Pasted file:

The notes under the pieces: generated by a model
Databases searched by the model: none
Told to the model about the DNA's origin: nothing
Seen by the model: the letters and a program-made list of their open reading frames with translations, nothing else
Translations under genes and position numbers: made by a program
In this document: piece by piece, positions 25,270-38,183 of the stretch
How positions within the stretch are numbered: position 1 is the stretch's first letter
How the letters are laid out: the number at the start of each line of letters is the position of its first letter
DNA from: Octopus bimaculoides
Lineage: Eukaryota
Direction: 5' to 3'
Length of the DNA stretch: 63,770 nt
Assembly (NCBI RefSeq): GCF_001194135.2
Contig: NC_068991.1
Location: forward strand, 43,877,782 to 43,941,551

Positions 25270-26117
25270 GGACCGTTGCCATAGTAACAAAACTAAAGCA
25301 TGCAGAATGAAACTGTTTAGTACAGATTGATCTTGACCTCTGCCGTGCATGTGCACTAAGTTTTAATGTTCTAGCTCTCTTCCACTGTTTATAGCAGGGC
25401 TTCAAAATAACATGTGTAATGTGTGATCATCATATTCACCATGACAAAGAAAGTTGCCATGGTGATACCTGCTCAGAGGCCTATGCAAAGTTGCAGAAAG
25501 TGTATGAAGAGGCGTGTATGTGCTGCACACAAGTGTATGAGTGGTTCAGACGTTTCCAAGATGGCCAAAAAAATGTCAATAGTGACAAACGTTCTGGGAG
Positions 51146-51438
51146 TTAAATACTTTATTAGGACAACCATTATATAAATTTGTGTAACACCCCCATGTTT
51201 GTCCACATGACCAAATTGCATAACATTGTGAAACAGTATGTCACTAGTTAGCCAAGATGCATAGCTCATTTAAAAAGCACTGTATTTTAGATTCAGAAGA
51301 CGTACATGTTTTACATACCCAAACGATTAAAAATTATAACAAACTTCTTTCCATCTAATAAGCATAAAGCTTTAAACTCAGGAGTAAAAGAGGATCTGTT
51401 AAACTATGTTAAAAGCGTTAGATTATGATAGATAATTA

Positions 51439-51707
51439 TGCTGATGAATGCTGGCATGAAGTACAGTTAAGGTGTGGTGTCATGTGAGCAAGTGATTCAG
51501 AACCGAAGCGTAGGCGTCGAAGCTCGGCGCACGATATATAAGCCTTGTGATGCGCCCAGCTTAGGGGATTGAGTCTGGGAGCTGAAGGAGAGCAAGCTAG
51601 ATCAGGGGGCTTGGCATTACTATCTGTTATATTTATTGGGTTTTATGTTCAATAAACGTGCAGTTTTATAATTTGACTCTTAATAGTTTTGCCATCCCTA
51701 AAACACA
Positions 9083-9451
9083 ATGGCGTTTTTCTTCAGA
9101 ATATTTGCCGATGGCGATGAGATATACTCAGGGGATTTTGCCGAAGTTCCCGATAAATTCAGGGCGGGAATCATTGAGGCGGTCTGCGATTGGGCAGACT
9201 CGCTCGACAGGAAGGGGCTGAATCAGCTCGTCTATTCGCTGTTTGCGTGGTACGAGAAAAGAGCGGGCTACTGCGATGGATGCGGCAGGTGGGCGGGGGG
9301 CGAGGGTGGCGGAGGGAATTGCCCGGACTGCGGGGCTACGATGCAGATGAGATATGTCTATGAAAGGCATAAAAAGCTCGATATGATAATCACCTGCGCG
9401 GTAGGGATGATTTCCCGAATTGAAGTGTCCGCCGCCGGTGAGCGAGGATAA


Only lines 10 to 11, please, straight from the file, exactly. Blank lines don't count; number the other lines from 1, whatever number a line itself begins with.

Lineage: Eukaryota
Direction: 5' to 3'